NAIOP was pivotal in defeating or amending legislation affecting commercial real estate policy. As the 2017 Session opened, NAIOP was confronted with a bill seeking to allow municipalities to create a registry of vacant real property. Problematic for more reasons than can be counted, NAIOP opposed this legislation, and it never received a hearing. NAIOP was also able to engage in helpful discussions resulting in the dramatic amendment of a bill requiring municipalities to set forth in their respective building codes a requirement that all new buildings be constructed with baby changing stations in every restroom. As signed by Gov. Sandoval, the bill only requires one baby changing station, equally accessible to men and women, per newly-constructed building with restrooms which are open to the public. Notably exempted from the pared-down requirement are industrial, warehouse and distribution center properties. Finally, NAIOP worked extensively with the Sponsor of a bill seeking to limit development within a five-mile radius of a national conservation area. Although NAIOP’s negotiations resulted in a reduction of the radius to 1/2 mile, the bill was ultimately vetoed by Gov. Sandoval.
While a significant effort was made to revise laws pertaining to prevailing wage, NAIOP’s effort to limit applicability of these bills to projects financed by public dollars (and thus, prevent a precedent of applying prevailing wage laws to privately-funded projects) were wildly successful. Of the three bills which would have expanded prevailing wage laws to privately-funded projects, NAIOP was successful in obtaining amendments removing the offending provisions, and as to the third, obtained an on-the-record opinion from legislative counsel that the prevailing wage application contemplated by the bill would not include those projects financed by private funds. Notwithstanding the amendments, two of the bills were vetoed by Gov. Sandoval, and the third died in committee.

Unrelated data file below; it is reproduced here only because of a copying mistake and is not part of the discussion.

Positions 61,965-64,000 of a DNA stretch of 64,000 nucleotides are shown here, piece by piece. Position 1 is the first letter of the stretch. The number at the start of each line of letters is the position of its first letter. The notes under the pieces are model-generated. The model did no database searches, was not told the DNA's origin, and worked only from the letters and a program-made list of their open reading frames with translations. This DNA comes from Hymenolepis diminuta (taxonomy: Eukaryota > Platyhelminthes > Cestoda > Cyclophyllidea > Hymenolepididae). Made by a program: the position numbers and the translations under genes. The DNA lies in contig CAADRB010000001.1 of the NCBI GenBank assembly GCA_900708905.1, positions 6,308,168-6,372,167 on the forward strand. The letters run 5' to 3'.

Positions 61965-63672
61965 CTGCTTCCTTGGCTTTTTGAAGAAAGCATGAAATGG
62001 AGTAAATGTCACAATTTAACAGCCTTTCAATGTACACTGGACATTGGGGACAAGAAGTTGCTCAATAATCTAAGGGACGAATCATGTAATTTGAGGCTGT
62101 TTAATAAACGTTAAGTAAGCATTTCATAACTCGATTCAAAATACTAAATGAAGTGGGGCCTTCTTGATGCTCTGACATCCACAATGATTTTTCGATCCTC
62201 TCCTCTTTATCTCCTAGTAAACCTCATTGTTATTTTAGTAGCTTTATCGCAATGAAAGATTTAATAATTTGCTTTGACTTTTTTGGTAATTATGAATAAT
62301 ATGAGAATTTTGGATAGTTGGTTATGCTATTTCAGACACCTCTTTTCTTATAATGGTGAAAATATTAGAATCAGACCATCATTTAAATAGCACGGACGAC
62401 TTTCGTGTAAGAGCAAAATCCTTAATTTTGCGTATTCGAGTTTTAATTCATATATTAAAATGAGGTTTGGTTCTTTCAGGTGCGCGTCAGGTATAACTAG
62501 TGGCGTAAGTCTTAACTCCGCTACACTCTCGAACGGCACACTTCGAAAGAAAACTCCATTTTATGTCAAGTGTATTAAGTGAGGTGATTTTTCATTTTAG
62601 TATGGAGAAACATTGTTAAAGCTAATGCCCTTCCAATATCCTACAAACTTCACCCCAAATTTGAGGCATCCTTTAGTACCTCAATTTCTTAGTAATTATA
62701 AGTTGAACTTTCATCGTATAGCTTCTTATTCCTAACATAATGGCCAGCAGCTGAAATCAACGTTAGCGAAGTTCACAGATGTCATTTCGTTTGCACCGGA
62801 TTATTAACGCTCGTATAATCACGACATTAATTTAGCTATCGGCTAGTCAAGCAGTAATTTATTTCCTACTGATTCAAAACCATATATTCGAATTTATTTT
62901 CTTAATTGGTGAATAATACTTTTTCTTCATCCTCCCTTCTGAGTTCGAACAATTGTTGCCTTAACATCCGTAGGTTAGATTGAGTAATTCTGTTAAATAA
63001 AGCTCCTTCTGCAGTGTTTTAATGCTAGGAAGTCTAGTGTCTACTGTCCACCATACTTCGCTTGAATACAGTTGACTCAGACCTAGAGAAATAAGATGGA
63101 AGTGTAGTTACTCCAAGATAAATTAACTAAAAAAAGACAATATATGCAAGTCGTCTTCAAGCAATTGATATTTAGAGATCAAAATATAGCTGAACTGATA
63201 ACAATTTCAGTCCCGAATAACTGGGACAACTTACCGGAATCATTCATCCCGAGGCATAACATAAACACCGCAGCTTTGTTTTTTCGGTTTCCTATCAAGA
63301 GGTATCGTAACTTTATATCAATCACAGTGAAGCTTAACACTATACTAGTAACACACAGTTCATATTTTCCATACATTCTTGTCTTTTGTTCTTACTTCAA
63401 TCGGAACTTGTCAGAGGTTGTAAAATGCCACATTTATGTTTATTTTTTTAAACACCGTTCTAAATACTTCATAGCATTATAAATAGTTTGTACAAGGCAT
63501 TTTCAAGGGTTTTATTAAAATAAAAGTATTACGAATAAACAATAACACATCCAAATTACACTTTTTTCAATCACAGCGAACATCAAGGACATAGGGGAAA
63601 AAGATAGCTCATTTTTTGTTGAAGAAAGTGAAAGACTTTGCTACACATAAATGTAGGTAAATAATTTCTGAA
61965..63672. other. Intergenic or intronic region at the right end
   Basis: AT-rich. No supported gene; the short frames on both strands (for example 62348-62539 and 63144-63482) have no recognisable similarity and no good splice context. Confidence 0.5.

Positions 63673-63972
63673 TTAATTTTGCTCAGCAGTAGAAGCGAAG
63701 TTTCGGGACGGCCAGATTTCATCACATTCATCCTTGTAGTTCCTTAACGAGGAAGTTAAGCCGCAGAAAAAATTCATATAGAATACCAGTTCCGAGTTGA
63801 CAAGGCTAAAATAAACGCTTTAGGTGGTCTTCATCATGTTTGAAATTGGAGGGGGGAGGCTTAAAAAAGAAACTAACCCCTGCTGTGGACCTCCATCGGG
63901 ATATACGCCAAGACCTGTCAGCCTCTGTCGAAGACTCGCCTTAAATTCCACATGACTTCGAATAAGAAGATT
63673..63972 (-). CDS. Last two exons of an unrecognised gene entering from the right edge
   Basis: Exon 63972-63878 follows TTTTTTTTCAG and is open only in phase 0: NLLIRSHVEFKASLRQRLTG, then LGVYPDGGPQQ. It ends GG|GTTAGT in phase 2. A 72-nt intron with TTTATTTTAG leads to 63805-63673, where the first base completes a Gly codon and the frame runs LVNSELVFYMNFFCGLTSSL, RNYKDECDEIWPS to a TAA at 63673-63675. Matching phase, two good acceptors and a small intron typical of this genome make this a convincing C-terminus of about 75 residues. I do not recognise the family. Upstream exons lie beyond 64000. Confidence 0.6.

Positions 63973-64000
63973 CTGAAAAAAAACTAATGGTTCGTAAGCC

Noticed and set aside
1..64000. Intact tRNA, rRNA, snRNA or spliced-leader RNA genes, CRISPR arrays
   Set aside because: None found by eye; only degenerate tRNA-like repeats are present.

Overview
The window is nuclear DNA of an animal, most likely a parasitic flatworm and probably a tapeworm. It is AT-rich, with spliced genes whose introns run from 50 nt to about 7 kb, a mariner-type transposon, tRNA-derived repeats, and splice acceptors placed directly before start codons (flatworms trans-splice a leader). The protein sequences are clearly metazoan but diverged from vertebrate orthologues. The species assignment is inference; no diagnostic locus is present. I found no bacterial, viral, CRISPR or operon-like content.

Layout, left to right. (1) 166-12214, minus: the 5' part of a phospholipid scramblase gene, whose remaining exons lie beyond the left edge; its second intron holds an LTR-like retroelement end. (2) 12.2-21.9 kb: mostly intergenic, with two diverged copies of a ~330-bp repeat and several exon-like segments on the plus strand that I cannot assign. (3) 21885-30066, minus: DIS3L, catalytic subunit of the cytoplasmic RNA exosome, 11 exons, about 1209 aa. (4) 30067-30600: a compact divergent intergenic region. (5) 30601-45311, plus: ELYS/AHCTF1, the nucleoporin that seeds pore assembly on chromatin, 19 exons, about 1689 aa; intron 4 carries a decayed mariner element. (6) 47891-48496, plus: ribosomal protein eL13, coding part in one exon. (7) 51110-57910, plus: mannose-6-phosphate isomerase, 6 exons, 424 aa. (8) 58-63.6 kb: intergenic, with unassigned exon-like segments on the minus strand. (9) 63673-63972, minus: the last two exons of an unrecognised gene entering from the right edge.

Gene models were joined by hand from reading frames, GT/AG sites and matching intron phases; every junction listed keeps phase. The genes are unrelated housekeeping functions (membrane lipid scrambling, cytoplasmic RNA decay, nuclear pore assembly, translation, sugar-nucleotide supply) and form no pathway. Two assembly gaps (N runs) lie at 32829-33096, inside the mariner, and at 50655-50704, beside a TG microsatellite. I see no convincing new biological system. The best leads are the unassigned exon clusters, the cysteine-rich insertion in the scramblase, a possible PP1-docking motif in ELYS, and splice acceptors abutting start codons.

NAIOP’s showing in Carson City was, in a word, impressive. Although the sun has set on the 79th Legislative Session, NAIOP has very bright days ahead as it begins to set legislative policy for what is arguably Nevada’s second largest industry. We are excited to start working toward NAIOP’s continued success at the state level in 2019.
Now that the interim is upon us, our attention turns toward regulatory rulemaking and local issues. While we do not anticipate much activity from the executive agencies pertinent to NAIOP’s members, we will nevertheless continue to monitor pertinent agendas. Locally, the election for southern Nevada’s municipalities was on June 13. Results of those elections are as follows:
City of Las Vegas
Ward 2 – Incumbent City Councilman Bob Beers was defeated by challenger Steve Seroka
Ward 6 – Michelle Fiore defeated Kelli Ross
City of North Las Vegas
Ward 3 – Scott Black defeated Incumbent City Councilwoman Anita Wood
City of Henderson
Ward 3 – Incumbent City Councilman John Marz defeated challenger Carrie Cox
Odds & Ends
Owners of Nevada brew pubs were previously prohibited from manufacturing more than 15,000 barrels of beer, regardless of the number of brew pubs owned. Effectively, this restriction limited owners of craft brew pubs from owning and operating more than 1 location. Unanimously approved in both houses and signed by Governor Sandoval on June 5, 2017, AB 431 increased the restriction to 40,000 barrels across all brew pubs. As we head into the 4th of July holiday and celebrate our own independence, we should also appreciate the significance of what we have. Freedom is not easy to come by – even for something as lovable as a cold glass of really good beer. Hope everyone enjoyed their holiday!
Jon & Kerrie
Jonathan P. Leleu, Shareholder
Kerrie Kramer, Assistant Director